We learned last night that the grocery stores near our apartment were all closed early on Sundays, so that we could not shop at 8:30 in the evening, but that all the food establishments in the nearby mall (Quicentro) were open. There was a huge party happening at TGIFridays (same as the one in the USA) and young people were pouring in and out of the mall. Maya was asleep in the truck by then, and so Eric dashed in and found some very serviceable food at 'El Espanol',, which is a chain with outlets all over Quito, and serves coffee, sandwiches, salads and has a deli section where cheese and meats are offered; more than enough choices for our disparate tastes. It was reassuring to know that a half block away, we could find sustenance, even later on a Sunday night.
Once we arrived at our apartment building, we discovered that the Landcruiser would not fit in our garage. This was not something we had expected, since we plan to keep the truck for most of the year, and we cannot leave it on the street. The apartment security guard agreed to watch it until the morning. Eric and Tom met today to try to figure out how to manage this glitch, and found that two people hanging from the sides of the truck were able to reduce the height just enough to get into the garage. They decided to buy a few hundred pound bags of sand to weigh the vehicle down so that it would fit. Eric was very proud of his solution.
Later in the day, when I came home to find Eric preparing dinner in our tiny kitchen, he asked me if I could think of anything that was missing in the kitchen. I had no clue what he wanted me to guess, so when I 'gave up', I learned that in our rush to choose an apartment, we had both failed to note that there was no oven in the kitchen! Eric had bought a chicken with the intent to cook it this evening, only to discover that he could not without an oven! I have been worried about how small the kitchen is; now it makes more sense. I recall however, that ovens are not used much in Ecuadorian cuisine. Isabel never cooked in the oven in the month that we stayed with her, except to store food between meals. She used her stovetop, the microwave, and once used a small countertop toaster-oven. I guess that is next on our list of purchases.
Meanwhile, the apartment looks better with a fresh coat of paint, except in my bedroom where the carpet was painted too. The plumber came today to fix the shower and the dryer, and tomorrow a new, more secure lock will be installed along with a peephole (extra security). We are feeling more at home in our little space, and are trying to decide whether we want to buy the new table that we liked in San Antonio de Ibarra. It is big and will take over our living space, but will also enable us to invite guests over for dinner.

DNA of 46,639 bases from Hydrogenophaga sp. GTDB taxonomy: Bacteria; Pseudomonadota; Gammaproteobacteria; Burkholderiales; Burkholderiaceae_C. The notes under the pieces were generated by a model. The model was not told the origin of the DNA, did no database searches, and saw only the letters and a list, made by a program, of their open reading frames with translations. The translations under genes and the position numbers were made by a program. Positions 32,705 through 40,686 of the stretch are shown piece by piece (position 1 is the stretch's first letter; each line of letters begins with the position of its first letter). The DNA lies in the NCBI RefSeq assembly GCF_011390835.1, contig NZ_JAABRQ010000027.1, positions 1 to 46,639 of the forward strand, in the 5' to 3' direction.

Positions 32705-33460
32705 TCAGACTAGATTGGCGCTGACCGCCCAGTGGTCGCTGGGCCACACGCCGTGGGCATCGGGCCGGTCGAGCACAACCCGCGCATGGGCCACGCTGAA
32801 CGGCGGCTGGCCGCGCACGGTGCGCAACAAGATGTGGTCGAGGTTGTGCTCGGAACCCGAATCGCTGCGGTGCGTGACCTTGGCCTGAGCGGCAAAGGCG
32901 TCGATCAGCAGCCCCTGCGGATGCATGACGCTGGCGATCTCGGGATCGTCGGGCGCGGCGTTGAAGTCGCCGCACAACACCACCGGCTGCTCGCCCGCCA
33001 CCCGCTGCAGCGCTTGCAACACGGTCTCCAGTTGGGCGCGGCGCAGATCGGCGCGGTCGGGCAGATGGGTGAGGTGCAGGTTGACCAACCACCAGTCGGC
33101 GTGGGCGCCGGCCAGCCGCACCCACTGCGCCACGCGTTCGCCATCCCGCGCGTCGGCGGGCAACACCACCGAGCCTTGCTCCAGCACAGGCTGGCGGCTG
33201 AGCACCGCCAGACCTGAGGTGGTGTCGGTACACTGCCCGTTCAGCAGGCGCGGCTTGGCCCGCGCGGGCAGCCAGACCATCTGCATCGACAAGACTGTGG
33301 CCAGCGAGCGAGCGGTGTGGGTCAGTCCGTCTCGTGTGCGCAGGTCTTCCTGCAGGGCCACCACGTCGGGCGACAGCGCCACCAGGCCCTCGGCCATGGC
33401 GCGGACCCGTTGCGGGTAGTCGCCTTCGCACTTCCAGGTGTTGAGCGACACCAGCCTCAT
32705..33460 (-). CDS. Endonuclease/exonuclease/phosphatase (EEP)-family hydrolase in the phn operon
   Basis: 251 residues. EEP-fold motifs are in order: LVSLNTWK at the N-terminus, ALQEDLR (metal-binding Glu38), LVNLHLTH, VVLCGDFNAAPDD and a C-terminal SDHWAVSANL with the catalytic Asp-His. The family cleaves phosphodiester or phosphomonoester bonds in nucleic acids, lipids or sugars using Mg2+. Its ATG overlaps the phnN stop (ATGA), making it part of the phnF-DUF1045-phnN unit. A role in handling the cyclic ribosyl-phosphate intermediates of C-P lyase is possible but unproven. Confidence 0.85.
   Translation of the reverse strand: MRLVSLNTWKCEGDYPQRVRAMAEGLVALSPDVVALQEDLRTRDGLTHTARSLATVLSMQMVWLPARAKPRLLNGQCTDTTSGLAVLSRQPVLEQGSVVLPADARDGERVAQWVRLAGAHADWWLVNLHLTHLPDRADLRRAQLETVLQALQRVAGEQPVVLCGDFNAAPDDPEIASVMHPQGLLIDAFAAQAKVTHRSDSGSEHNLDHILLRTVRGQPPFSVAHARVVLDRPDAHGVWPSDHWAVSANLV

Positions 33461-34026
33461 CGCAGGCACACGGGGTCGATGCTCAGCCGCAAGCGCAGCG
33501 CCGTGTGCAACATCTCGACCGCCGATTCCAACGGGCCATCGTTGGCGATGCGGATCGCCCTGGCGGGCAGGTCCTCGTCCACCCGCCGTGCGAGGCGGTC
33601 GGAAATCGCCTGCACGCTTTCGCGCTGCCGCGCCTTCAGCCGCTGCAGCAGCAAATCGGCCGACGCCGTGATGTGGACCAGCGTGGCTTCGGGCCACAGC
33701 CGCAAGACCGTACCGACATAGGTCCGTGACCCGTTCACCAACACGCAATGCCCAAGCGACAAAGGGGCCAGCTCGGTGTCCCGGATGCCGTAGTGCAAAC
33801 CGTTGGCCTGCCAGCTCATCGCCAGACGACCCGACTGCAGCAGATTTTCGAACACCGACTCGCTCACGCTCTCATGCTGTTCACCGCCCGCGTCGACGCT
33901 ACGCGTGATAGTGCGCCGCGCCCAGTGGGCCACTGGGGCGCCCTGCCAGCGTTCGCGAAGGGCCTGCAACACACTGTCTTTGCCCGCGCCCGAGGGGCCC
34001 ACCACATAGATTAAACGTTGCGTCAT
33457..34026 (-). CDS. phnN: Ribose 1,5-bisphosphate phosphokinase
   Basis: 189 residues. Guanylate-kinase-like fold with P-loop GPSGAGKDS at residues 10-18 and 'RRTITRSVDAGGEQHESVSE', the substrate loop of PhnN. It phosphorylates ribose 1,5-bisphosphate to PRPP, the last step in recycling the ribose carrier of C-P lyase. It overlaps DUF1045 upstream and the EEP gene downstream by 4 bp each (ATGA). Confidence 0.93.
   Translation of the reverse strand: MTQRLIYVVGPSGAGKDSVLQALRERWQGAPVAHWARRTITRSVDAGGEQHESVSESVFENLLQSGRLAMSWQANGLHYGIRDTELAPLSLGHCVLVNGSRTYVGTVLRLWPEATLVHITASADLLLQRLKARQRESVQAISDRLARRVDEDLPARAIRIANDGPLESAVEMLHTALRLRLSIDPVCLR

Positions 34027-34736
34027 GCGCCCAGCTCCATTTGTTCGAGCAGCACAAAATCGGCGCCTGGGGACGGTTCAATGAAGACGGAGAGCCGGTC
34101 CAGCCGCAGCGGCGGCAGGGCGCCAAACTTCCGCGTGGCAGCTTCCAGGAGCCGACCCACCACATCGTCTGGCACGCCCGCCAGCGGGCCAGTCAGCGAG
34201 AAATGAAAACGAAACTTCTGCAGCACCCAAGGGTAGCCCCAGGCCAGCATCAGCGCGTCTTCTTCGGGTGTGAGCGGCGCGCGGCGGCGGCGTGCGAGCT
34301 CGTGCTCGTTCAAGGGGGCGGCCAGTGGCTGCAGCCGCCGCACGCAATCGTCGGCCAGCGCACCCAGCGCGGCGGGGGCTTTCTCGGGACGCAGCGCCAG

I started my Spanish class today. I will be studying four hours daily for the next few weeks. The four hours today went by quickly; somehow I am able to babble for hours in Spanish, and I expect I am learning through the process of simply talking. I chose the school quite arbitrarily. It was close to the Echovia stop near Catolica University, so I can visit Eric for lunch or coffee, it is small and the students look content and busy, it was neither the least expensive or the most costly, and the hours are right for me. There are dozens of language schools in Quito, because the Spanish spoken here is considered clear, accentless and more neutral than in other South American countries, or even other parts of Ecuador. In addition to the four hours of Spanish daily, there are salsa lessons on Tuesdays, a cooking class on Thursdays, and outings on Wednesday in the city, and further afield on Saturdays.
Maya is settling into school, and was happy when I picked her up. She had another audition with the Fundacion Orquestra Sinfonica Juvenil de Ecuador. We arrived at the audition location in time, but as feels usual here in Ecuador, no one could direct me to the conductor or the audition location, we were not on the list to be heard, and Maya and I stood in the middle of a hallway with all sorts of people walking back and forth, quite oblivious to our plight. Luckily I saw a young man and asked him where Felipe Lus....I could not quite remember or pronounce the name of the person Maya was to audition for. Luckily I had approached the conductor himself (who was young and casually attired and did not appear to be anyone of importance); he was able to speak English (he studied at Boston University), and despite not expecting to hear Maya, and not having time for her, he pulled her in to a soundproof room and heard her play. She had done poorly on her theory audition, but played beautifully for Felipe, so she was asked to join his orchestra, and since we are here for only a year, Maya would not be required to take the four hours of music theory that the children take weekly. The FOSJE is a foundation which takes children at age four or five and intensely teaches them an instrument at no cost to the child. The children study music 11-12 hours weekly at the foundation, and are expected to practice an equal amount, with the intent to ultimately choose a music career. FOSJE has a relationship with 'La Systema' in Venezuela, and musicians from both Venezuela and Julliard come regularly to work with the students.